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Digging out: Extreme cold grips snowy Northeast

  • A man walks in the snow down a road along the shore in Scituate, Mass., Friday, Jan. 3, 2014. A winter storm slammed into the U.S. Northeast with howling winds and frigid cold, dumping nearly 2 feet (60 centimeters) of snow in some parts and whipping up blizzard-like conditions Friday. (AP Photo/Michael Dwyer)

    A man walks in the snow down a road along the shore in Scituate, Mass., Friday, Jan. 3, 2014. A winter storm slammed into the U.S. Northeast with howling winds and frigid cold, dumping nearly 2 feet (60 centimeters) of snow in some parts and whipping up blizzard-like conditions Friday. (AP Photo/Michael Dwyer)

  • A bank thermometer reads in the single digits on Friday, Jan. 3, 2014, in Hazleton, Pa. Northern and eastern Pennsylvania saw 6 to 8 inches of snow, while southern and western Pennsylvania saw 2 to 5 inches, the National Weather Service said. (AP Photo/Hazleton Standard-Speaker, Eric Conover)

    A bank thermometer reads in the single digits on Friday, Jan. 3, 2014, in Hazleton, Pa. Northern and eastern Pennsylvania saw 6 to 8 inches of snow, while southern and western Pennsylvania saw 2 to 5 inches, the National Weather Service said. (AP Photo/Hazleton Standard-Speaker, Eric Conover)

  • This Friday, Jan. 3, 2014 satellite image provided by the National Oceanic and Atmospheric Administration shows the blanket of snow that stretches from the Midwest across to New England after a massive winter storm moved over the region. Many areas received up to or more than a foot of snow, and the National Weather Service is warning that another system is moving across the Plains with the potential to bring more snow to the Midwest and Great Lakes regions on Jan. 4. (AP Photo/National Oceanic and Atmospheric Administration)

    This Friday, Jan. 3, 2014 satellite image provided by the National Oceanic and Atmospheric Administration shows the blanket of snow that stretches from the Midwest across to New England after a massive winter storm moved over the region. Many areas received up to or more than a foot of snow, and the National Weather Service is warning that another system is moving across the Plains with the potential to bring more snow to the Midwest and Great Lakes regions on Jan. 4. (AP Photo/National Oceanic and Atmospheric Administration)

  • Wilkes-Barre Area School District employee Bob Nahill clears a sidewalk in front of Coughlin High School, Friday, Jan. 3, 2014 in Wilkes-Barre, Pa. Northern and eastern Pennsylvania saw 6 to 8 inches of snow, while southern and western Pennsylvania saw 2 to 5 inches, the National Weather Service said. (AP Photo/The Citizens' Voice, Mark Moran)  MANDATORY CREDIT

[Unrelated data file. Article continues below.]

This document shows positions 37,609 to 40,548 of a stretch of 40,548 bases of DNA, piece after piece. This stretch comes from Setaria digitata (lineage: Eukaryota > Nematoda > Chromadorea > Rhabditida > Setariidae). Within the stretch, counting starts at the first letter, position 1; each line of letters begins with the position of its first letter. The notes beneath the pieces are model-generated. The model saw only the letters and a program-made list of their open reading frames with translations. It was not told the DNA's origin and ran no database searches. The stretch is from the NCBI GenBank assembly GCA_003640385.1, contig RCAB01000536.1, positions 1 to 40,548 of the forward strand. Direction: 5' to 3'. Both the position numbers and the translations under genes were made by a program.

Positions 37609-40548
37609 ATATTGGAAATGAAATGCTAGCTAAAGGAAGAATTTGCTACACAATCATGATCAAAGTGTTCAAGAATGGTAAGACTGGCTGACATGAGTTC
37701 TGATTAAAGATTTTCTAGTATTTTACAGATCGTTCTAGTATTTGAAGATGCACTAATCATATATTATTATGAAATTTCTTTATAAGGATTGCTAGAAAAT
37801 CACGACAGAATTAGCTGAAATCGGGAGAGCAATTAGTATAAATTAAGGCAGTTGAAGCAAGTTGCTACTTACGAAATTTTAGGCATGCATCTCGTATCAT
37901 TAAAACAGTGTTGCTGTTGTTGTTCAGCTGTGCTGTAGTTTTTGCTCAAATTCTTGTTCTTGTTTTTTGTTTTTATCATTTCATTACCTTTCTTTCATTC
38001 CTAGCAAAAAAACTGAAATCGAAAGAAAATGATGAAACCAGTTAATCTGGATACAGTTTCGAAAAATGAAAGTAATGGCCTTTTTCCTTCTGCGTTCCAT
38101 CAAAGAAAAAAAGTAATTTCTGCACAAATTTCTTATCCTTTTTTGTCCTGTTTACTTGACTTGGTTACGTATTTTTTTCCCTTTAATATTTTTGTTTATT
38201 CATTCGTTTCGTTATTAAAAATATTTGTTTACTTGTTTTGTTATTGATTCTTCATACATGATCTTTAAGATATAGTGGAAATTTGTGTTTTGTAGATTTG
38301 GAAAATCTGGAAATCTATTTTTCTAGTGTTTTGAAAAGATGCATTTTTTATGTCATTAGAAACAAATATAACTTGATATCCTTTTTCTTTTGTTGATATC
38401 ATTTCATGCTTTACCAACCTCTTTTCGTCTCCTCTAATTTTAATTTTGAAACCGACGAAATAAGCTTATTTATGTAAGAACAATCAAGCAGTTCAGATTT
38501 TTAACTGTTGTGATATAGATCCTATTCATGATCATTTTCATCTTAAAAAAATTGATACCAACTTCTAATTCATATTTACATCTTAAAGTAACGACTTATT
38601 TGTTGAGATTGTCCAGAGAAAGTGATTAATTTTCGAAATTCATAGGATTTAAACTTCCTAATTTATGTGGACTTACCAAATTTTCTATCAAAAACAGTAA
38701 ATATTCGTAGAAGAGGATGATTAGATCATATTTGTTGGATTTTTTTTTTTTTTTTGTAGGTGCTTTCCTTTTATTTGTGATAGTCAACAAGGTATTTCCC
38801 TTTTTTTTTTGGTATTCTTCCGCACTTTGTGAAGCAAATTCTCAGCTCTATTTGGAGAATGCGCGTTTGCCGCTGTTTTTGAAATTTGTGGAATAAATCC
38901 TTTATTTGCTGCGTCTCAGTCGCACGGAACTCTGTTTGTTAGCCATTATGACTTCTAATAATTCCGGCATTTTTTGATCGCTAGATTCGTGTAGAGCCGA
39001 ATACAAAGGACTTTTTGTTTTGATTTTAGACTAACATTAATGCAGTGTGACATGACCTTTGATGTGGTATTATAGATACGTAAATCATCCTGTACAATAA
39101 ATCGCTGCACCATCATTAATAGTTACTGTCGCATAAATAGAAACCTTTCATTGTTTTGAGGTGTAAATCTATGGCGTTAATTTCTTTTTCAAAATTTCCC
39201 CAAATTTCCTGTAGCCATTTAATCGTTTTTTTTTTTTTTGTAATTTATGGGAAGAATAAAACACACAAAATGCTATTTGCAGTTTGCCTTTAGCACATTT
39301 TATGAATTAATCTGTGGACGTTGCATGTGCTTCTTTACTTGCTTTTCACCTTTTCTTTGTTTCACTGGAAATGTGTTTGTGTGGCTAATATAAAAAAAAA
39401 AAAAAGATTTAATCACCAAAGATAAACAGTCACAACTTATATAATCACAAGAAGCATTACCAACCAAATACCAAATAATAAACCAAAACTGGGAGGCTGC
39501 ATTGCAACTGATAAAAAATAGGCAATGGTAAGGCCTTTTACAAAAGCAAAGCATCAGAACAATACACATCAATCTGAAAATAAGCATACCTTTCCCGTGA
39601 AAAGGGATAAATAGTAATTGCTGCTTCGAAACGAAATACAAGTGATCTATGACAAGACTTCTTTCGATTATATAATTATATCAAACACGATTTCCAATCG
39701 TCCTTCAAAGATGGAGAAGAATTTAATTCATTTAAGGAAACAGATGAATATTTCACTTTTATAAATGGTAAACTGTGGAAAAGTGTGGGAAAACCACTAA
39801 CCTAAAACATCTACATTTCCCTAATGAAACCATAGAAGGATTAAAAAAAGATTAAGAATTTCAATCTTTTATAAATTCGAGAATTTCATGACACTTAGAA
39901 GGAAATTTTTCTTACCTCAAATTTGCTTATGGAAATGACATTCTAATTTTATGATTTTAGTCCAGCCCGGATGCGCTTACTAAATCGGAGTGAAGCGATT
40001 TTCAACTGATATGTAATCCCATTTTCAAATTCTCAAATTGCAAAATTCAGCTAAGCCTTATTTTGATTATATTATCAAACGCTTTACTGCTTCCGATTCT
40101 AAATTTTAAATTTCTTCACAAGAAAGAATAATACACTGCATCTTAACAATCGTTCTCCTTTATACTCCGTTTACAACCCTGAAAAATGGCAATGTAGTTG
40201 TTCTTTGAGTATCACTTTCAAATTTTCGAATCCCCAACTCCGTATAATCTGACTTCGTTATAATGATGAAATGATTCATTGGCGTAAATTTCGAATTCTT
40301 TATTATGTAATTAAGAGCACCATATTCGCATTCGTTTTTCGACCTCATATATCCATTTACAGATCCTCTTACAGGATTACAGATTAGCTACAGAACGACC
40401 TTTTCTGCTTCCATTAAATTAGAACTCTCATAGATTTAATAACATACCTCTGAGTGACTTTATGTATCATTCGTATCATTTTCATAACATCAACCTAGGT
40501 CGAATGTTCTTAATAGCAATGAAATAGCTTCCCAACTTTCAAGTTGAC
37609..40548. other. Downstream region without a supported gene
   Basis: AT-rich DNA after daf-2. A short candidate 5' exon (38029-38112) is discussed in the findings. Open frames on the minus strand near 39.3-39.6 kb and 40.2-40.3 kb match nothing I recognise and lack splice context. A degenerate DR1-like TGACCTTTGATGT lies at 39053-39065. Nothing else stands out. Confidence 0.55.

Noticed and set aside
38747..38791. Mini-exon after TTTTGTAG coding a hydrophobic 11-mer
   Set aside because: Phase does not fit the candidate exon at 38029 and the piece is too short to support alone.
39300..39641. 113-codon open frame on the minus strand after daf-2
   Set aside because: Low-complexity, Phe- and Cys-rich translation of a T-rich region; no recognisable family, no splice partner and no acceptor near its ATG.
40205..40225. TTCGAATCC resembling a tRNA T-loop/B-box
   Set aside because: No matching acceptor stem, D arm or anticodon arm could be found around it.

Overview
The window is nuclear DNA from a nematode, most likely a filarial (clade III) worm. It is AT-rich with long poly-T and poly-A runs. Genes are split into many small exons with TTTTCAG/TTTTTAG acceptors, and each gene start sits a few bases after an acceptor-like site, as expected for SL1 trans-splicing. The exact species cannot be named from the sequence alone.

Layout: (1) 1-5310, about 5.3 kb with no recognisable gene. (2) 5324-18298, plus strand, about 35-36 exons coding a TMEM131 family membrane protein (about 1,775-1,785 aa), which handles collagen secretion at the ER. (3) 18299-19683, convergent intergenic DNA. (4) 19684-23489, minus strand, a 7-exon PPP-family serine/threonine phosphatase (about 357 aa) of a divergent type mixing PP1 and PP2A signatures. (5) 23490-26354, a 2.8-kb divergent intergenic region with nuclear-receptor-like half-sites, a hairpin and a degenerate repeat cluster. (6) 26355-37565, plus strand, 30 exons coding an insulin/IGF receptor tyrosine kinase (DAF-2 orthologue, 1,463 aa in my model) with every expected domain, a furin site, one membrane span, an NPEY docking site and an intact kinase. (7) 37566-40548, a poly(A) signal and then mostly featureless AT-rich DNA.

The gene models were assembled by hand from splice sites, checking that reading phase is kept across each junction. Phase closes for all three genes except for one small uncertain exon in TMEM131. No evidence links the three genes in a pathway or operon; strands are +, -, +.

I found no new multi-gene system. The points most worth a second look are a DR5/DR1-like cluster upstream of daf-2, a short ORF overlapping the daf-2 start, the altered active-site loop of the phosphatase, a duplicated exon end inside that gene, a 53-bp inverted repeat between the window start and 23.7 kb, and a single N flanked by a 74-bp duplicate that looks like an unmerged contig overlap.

Wilkes-Barre Area School District employee Bob Nahill clears a sidewalk in front of Coughlin High School, Friday, Jan. 3, 2014 in Wilkes-Barre, Pa. Northern and eastern Pennsylvania saw 6 to 8 inches of snow, while southern and western Pennsylvania saw 2 to 5 inches, the National Weather Service said. (AP Photo/The Citizens' Voice, Mark Moran) MANDATORY CREDIT

  • A pedestrian uses his cross-country skies on 58th Street during his morning commute, Friday, Jan. 3, 2014, in New York. New York City public schools were closed Friday after up to 7 inches of snow fell by morning in the first snowstorm of the winter. (AP Photo/John Minchillo)

    A pedestrian uses his cross-country skies on 58th Street during his morning commute, Friday, Jan. 3, 2014, in New York. New York City public schools were closed Friday after up to 7 inches of snow fell by morning in the first snowstorm of the winter. (AP Photo/John Minchillo)

  • Alex Herrick, Adam Scirico and Peter Herrick clear a section of Hampton Manor Lake to play ice hockey on Friday, Jan. 3, 2014, in East Greenbush, N.Y. Upstate New York on Friday had temperatures in the single digits with below-zero wind chills. (AP Photo/Mike Groll)

    Alex Herrick, Adam Scirico and Peter Herrick clear a section of Hampton Manor Lake to play ice hockey on Friday, Jan. 3, 2014, in East Greenbush, N.Y. Upstate New York on Friday had temperatures in the single digits with below-zero wind chills. (AP Photo/Mike Groll)

  • Ed Gurtis plays in the snow with his dog, Bo, in KIngston, Pa., Friday Jan. 3, 2014. Northern and eastern Pennsylvania saw 6 to 8 inches of snow, while southern and western Pennsylvania saw 2 to 5 inches, the National Weather Service said Friday. (AP Photo/The Citizens' Voice, Mark Moran)  MANDATORY CREDIT

    Ed Gurtis plays in the snow with his dog, Bo, in KIngston, Pa., Friday Jan. 3, 2014. Northern and eastern Pennsylvania saw 6 to 8 inches of snow, while southern and western Pennsylvania saw 2 to 5 inches, the National Weather Service said Friday. (AP Photo/The Citizens' Voice, Mark Moran) MANDATORY CREDIT